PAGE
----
Points in Focus Photography

Visualizing the Size of an Image


The other day, I was thinking about how as a digital photographer I’ve lost a little bit of the inherent understanding of my medium that film photographers had. When film is your medium, you’re always reminded of just what exactly is being captured and produced when you make an image. You can’t avoid seeing just how small the image really is.

However, with digital photography, the size of the sensor isn’t something I have to really deal with on a day to day basis. Sure, like any competent photographer I know that the bigger the sensor the more light it collects, or how sensor size affects depth of field. However, the true size of the image I’m dealing with is largely lost in the day to day workings.

So lets have a quick look at just how big the images we start from are.

To Make this Work

The images in this article are intended to be shown in actual size. However, the web browser writers, and the standards they use, don’t provide a mechanism to determine the actual device DPI. Nor, for that matter, do they properly implement real world absolute units (e.g., mm, cm, or in.) such that they properly scale.

As such, for this to be most accurate, you’ll need to do a tiny bit of configuration before you go on. You can either select your device from the drop down menu below, or if you know your screen size, you can select that.

13.3″, 14″, 15.6″, 21″, 24″, 27″, 30″,

One final thing, I’ve endeavored to get this to work as well as I can. I’ve tested it on as many devices as I can get my hands on, but that’s far fewer than actually exists out there in the world.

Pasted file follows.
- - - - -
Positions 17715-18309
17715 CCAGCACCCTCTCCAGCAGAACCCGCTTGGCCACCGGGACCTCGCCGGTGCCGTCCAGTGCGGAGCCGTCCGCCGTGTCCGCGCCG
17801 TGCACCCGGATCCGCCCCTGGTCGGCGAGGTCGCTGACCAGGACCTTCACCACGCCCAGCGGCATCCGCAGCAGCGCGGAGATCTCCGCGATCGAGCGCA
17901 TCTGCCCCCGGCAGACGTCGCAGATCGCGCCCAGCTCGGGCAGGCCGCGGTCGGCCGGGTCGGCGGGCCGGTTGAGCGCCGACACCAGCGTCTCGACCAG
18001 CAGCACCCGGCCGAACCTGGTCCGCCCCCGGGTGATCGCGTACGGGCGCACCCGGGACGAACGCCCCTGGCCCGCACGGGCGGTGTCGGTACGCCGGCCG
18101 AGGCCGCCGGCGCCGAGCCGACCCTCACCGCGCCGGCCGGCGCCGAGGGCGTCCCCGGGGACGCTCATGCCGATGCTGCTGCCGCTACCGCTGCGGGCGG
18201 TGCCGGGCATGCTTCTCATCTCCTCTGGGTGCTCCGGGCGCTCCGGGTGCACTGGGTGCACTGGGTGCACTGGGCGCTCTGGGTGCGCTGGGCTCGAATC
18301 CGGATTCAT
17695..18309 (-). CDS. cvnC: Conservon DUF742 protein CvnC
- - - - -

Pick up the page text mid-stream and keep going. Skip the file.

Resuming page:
The Image Size the Camera Sees

Film photographers have a intrinsic understanding of just how small the image their camera is producing is, even if they don’t consciously think about it. Every time they work with their film, they’re literally working with the actual size of the image.

For us digital photographers, this is something we almost never deal with. Instead we always work with some kind of enlargement.

A picture of half dome reflected in water scaled to a 24 x 36 mm film frame.

This is the actual image size that is recorded by a full frame camera. It’s actually not very big, is it? The dimensions are 36 mm x 24 mm.

Compare that to the next image, sized to match a Nikon DX or APS-C sensor.

A picture of half dome reflected in water scaled to the size an aps-c or dx frame.

This image is the size of an APS-C sensor (what Nikon calls DX), for most manufacturers at least, its around 23.6 mm x 15.6 mm. Canon’s APS-C format is slightly smaller.

A picture of half dome reflected in water scaled to the size a 645 format frame.

Most medium format users use 645 film (or now a digital equivalent to that), which has a frame size of 56 mm x 42 mm.

As an interesting point of comparison, note the difference in size between the full frame image and this one. When comparing depth of field and equivalence, there’s a big difference between APS-C, full frame, and medium format. But really, even the “big” medium format image really isn’t that big when you just have a the frame there.

Will knowing this make you a better photographer? Probably not.

However, I do think that remembering just how small the images formed in the camera are does lend some appreciation for the complexity of these tools.

Moreover, many processes in photography can be thought of as translations or transformations of one image size to another. For example, the circle of confusion used in depth of field calculations is a translation of our visual acuity looking at a print, down to the film size you’re seeing in this section here.

And for one parting thought on image sizes…

A picture of half dome reflected in water scaled to the size an iphone xs camera's frame.

If you’re a smartphone photographer? That tiny image above, is the one of the largest cameras in smartphones today. That’s the size of the image recorded by an iPhone XS Max’s camera.

I hope this was a fun look at something we don’t usually think about this way when in our day to day lives with digital photography.


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